Table of contents:
- How to identify bradycardia
- How to confirm the diagnosis
- Possible causes
- When bradycardia is severe
- How the treatment is done
Bradycardia is a medical term used when the heart slows down, starting to beat at a rate lower than 60 beats per minute at rest.
Normally, bradycardia has no symptoms, however, due to the decrease in blood flow, caused by the decrease in heart rate, fatigue, weakness or dizziness may appear. When this happens, it is recommended to go to the cardiologist to have tests done, identify any possible cause and start the most appropriate treatment, which may include the placement of a pacemaker.
Bradycardia is very common in high competition athletes, since their heart has already adapted to the physical effort that is done regularly, which ends up decreasing the heart rate during rest.In the elderly, there may also be a decrease in heart rate due to the natural aging of the heart, without indicating the presence of he alth problems.
How to identify bradycardia
To measure the heart rate, you can place the index and middle fingers on the side of the neck, above the collarbone, and count for 1 minute the number of beats felt. For the result to be closer to reality, a device called a frequencymeter can be used, which is placed on the finger. Enter your data into the calculator below to see if your heart rate is adequate:
Bradycardia usually has no symptoms, but some people may have:
- Shortness of breath.
Generally, bradycardia is found after using a digital blood pressure device, which also shows the heart rate, or an oximeter, which measures the percentage of oxygen in the blood and also shows what the heart rate is.
If a decrease in heart rate is identified, it is recommended to look for a cardiologist to evaluate the person's complaints and define the most appropriate treatment for bradycardia. Learn more about normal, high, or low heart rate.
How to confirm the diagnosis
After identifying a possible decrease in heart rate, it is recommended to consult a cardiologist to perform more specific tests such as electrocardiogram, echocardiogram or stress test, also known as exercise test. It can also be performed with a 24-hour Holter, which is a test that assesses whether the bradycardia is controlled or if at any time during the 24 hours there is some type of heart block.
In some cases, a doctor may also prescribe some blood tests to see if the cause of bradycardia could be due to infections, hypothyroidism, or a change in the amount of electrolytes, such as calcium or potassium, in the blood.
The decrease in heart rate can be considered normal when it happens during sleep or in people who exercise regularly, such as runners and cycling athletes. It is also normal for it to happen after a big meal or during blood donation, disappearing after a few hours.
However, bradycardia can be caused by some cardiac or physiological conditions that need to be identified and treated:
- Sinus node disease, which is characterized by an inability of the heart to maintain an adequate heart rate;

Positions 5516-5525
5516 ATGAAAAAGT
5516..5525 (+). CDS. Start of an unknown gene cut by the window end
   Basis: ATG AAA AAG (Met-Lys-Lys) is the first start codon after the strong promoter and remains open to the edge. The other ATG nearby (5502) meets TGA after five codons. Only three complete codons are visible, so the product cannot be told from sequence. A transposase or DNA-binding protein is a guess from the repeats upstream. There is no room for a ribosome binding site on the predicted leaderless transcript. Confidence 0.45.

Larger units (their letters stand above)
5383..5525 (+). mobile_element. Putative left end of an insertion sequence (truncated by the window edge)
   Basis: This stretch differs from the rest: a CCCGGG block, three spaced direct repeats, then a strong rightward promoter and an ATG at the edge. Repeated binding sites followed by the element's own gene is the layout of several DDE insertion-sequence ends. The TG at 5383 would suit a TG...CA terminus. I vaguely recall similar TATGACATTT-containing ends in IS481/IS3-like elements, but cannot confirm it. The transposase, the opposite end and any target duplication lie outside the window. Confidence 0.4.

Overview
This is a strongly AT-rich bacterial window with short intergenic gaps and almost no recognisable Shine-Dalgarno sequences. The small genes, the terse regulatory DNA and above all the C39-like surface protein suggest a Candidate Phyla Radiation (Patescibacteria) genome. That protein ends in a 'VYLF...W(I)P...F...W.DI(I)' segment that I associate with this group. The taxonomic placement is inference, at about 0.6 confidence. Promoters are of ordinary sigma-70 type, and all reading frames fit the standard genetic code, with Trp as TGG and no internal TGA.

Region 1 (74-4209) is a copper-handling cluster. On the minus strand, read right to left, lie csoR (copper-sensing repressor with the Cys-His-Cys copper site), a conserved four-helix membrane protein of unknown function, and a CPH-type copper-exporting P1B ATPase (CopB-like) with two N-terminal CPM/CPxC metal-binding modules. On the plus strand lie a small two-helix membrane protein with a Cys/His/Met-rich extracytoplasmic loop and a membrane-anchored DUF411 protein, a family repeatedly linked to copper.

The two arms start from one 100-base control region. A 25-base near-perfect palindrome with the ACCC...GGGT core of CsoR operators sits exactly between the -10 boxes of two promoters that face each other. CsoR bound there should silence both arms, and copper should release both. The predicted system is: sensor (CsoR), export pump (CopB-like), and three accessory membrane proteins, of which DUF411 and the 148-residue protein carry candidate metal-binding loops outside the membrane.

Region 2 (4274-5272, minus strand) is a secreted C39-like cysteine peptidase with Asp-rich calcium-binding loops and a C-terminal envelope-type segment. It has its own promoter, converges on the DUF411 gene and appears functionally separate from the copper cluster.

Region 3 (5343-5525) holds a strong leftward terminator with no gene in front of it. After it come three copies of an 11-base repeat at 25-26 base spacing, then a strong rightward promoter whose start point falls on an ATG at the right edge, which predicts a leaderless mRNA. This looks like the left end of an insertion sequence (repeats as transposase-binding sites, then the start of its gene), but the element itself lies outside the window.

- Infarction, which happens when the blood flow is interrupted and the heart does not receive the blood and oxygen it needs to do its activity;
- Hypothermia, when body temperature drops below 35ºC and body functions slow down, such as heart rate, to preserve temperature;
- Hypothyroidism, characterized by a decrease in the amount of thyroid hormones, which can affect the cardiac system and decrease the heart rate;
- Hypoglycemia, which is a decrease in the amount of sugar in the blood that can slow the heart rate;
- Decreased concentration of potassium or calcium in the blood, can influence heart rate, decreasing it;
- Use of medication for hypertension or arrhythmia, which usually have bradycardia as a side effect;
- Exposure to toxic substances, such as nicotine, for example;
- Meningitis, which consists of inflammation of the membranes surrounding the brain and spinal cord and which can result in bradycardia;
- Central nervous system tumor, can cause bradycardia due to increased pressure inside the skull;
- Intracranial hypertension, can lead to a decrease in heart rate due to changes in the brain;
- Sleep apnea, which corresponds to a momentary stop in breathing or shallow breathing during sleep, which can compromise blood flow.
In most cases these causes are accompanied by symptoms other than bradycardia, such as heart pain in the case of a heart attack, chills in the case of hypothermia, dizziness or blurred vision in the case of hypoglycemia, and fever or neck stiffness in the case of meningitis.
In less common situations, bradycardia can happen due to infections with viruses or bacteria, such as diphtheria, rheumatic fever and myocarditis, which is an inflammation of the heart muscle caused by infection with viruses or bacteria. See what the main symptoms are and how to treat myocarditis.
When bradycardia is severe
Bradycardia can be serious when it causes the appearance of other symptoms such as:
- Easy fatigue;
- Shortness of breath;
- Cold skin;
- Chest pain in the form of burning or tightness;
- Pressure decrease;
In case of any of these symptoms, it is important to go to the cardiologist for a more detailed evaluation and to carry out tests that can diagnose the problem.
How the treatment is done
The treatment of bradycardia must be guided by the cardiologist and varies according to the cause, symptoms and severity. If bradycardia is associated with another cause, such as hypothyroidism, changing medications or better treatment for hypothyroidism may resolve the bradycardia.
In more severe cases, it may be necessary to use a pacemaker, which is a surgically placed device that aims to regulate the heartbeat in case of bradycardia, for example. Learn more about the cardiac pacemaker.